One of the things I love most is seeing a writer really stretch themselves, as with the profound, hilarious and empathetic From Our Own Fire by William Letford. The Scottish writer has had two previous highly acclaimed poetry collections and is a superb performer, but his third book takes things to another level.
It’s hard to even describe what this book is. Part poetry, part prose, it is dystopian and science fiction, but also an intimate character study, and a book about families and connection. In each double page, the left-hand side contains a short prose section, while the right-hand side has a connected poem, and the book gradually gains a cumulative power that is akin to a novel, while also something else entirely.
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The story revolves around the Macallums, a family of pragmatic people who do things with their hands – joiner, nurse, stonemason, hairdresser and so on. The book is from the stonemason Joe’s point of view, as the family are settled in a small, self-sufficient rural community following some world-changing event which is gradually revealed to be an initially benign AI called Andy taking over the planet.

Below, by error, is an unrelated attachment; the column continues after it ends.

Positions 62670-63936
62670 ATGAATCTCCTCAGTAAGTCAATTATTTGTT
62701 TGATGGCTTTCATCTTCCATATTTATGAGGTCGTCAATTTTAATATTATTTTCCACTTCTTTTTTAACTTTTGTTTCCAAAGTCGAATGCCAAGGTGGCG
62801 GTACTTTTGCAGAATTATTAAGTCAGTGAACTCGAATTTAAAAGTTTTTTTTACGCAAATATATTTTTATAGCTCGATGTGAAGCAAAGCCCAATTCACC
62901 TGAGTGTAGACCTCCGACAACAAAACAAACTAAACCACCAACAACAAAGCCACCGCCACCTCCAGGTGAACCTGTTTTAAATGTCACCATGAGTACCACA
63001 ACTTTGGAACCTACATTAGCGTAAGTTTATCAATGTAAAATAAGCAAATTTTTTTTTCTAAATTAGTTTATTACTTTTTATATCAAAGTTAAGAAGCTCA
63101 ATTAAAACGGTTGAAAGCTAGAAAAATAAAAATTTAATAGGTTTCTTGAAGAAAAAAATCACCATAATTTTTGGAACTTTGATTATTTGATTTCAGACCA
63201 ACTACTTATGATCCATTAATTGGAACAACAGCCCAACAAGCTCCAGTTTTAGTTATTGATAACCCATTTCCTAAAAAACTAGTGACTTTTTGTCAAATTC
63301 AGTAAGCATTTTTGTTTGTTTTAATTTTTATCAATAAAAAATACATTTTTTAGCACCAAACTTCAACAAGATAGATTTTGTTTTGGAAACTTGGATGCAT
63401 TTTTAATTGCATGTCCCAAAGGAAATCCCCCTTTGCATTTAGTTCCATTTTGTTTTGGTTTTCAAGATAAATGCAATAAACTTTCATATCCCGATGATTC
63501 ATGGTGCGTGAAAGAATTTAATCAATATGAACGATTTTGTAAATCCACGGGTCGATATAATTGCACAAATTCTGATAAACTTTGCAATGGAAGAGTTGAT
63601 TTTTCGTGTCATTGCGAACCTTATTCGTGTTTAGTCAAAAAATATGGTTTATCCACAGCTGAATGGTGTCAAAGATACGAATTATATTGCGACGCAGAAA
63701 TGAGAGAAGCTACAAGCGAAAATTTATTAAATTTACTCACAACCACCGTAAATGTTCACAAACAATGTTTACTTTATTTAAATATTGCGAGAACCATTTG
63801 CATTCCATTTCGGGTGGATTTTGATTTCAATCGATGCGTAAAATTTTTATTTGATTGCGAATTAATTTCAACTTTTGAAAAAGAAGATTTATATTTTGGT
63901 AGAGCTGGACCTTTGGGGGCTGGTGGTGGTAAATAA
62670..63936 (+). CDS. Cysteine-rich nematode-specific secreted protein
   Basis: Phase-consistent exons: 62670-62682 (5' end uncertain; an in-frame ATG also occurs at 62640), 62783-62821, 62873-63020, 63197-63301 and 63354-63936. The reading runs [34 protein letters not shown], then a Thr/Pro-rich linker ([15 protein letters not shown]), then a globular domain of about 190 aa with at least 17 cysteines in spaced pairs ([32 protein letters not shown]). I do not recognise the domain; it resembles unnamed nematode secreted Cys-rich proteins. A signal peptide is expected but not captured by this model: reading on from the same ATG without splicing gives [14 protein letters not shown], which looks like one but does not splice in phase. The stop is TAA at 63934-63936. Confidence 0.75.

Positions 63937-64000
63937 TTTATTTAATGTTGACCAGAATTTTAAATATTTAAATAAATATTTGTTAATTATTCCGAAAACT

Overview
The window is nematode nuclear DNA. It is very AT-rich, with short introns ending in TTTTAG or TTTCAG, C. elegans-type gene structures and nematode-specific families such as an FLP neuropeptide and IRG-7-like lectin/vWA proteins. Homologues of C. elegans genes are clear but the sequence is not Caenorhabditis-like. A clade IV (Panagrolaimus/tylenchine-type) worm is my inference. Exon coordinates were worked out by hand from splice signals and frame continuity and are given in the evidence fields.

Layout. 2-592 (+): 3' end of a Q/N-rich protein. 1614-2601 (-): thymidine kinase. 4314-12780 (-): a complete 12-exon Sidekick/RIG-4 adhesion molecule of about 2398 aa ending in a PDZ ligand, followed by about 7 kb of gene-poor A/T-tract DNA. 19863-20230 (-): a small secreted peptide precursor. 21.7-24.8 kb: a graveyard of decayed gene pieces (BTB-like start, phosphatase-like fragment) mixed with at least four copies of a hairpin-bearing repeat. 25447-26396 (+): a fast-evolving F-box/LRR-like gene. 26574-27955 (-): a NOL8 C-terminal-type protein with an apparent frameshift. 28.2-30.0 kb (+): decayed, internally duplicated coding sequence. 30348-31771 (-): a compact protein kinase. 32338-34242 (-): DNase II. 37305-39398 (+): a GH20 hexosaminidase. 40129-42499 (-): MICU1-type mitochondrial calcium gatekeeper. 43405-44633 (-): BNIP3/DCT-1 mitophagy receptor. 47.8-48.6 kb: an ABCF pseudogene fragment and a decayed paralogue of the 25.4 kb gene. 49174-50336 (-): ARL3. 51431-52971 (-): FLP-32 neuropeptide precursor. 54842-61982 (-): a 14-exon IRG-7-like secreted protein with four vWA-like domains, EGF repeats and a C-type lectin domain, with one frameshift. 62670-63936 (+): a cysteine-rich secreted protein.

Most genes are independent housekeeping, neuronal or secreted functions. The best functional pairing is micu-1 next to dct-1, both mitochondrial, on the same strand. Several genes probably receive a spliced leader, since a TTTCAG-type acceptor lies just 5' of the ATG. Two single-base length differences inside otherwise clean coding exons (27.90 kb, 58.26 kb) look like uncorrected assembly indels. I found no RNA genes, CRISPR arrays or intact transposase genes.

The family’s practical skills ground them as well as making them able to continue to live and function in a world that is seemingly chaos. The Macallums get snippets of news from the wider world, which include forays into science fiction when Andy discovers a probe orbiting the moon.
Like a lot of Letford’s previous work, there is a wonderful juxtaposition here of earthy, practical description and ideological flights of fancy. Big, intellectual and emotional concepts are punctured by everyday routine and conversation, Letford eking profundity out of the most seemingly mundane moments. But while the poet’s previous collections were exactly that – collections of individual poems – FromOur Own Fire has a depth and interlinked narrative that gives it an intense emotional heft while also feeling light as a feather. This is a genuinely groundbreaking piece of work, hilarious and thought-provoking in equal measure. I can’t wait to see what Letford does next.